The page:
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© 2009-2017 Dana H. Shultz, Attorney at Law

Consumer Review Protection Now Part of Federal Law

Seal of the Federal Trade Commission, which enforces the Consumer Review Fairness Act of 2016Consumer review protection now is part of federal law. Specifically, in December 2016, Congress passed, and then-President Obama signed, the Consumer Review Fairness Act of 2016, 15 USC Section 45b.

Interestingly, this law has some similarities to – but is more detailed than – a law that California put into effect about two years earlier. See Consumer Non-disparagement Clauses Nixed in California. However, the federal law applies only to consumer reviews that involve interstate commerce. (more…)

Trade Secrets Receive Federal Protection

Photo of volumes of the United States Code, symbolizing DTSA protection of trade secretsThis post discusses the civil and criminal protections for trade secrets available since May 12, 2016 under the federal Defend Trade Secrets Act (DTSA).

Relevant definitions in the DTSA roughly follow – with numerous modest differences – those in the Uniform Trade Secrets Act , which has been adopted, with various modifications, by almost all states. (more…)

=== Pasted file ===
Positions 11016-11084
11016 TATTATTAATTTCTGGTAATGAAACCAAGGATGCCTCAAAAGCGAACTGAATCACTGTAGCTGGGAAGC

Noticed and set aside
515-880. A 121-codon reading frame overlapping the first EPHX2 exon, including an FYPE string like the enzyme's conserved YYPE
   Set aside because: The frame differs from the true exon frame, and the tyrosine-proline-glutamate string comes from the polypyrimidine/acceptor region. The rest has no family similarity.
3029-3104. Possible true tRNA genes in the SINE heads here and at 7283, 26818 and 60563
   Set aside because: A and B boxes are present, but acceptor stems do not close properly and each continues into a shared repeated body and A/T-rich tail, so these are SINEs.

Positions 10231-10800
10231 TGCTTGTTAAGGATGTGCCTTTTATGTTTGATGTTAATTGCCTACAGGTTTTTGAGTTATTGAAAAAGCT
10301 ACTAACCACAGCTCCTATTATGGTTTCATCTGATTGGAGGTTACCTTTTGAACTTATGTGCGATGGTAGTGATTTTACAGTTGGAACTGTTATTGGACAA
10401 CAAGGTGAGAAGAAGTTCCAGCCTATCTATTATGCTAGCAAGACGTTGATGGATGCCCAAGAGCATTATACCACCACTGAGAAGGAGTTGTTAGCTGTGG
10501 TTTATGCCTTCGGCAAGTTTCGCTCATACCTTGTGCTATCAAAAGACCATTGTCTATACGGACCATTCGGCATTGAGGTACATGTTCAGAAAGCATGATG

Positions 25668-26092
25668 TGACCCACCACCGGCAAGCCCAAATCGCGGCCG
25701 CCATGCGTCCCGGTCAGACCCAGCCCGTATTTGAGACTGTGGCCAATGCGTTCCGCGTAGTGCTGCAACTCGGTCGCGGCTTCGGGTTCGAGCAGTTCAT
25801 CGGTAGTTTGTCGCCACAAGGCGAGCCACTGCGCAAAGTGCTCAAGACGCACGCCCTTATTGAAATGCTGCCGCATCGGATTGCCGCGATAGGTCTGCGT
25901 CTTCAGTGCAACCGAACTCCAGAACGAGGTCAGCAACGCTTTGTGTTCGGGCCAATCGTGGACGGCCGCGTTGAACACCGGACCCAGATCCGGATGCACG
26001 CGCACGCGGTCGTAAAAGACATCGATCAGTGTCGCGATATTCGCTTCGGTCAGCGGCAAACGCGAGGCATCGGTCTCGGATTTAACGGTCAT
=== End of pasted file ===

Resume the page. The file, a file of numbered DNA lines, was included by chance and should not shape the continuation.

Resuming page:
What is Copyright Infringement?

Logo of the United States Copyright Office, symbolizing this post about copyright infringement

I recently realized that I have referred to copyright infringement in quite a few posts. However, I neglected to define that term. It is time to correct that oversight.

Copyright Infringement Defined

Generally, copyright infringement occurs when a copyrighted work is reproduced, distributed, performed, publicly displayed, or made into a derivative work without the permission of the copyright owner. I.e., copyright infringement is a violation of the copyright owner’s exclusive rights. (See Copyright Protection in One Easy Lesson.) (more…)

Cyberbully Verdict: Not Guilty

Megan Meier, the victim

Megan Meier, the victim

Lori Drew is the woman who, using Myspace in 2006, cyberbullied 13-year-old Megan Meier into committing suicide.

Drew’s actions were, without question, reprehensible. The interesting issue for this post, however, is the U.S. government’s decision to bring criminal charges under the Computer Fraud and Abuse Act (CFAA), 18 U.S.C. Section 1030.

(more…)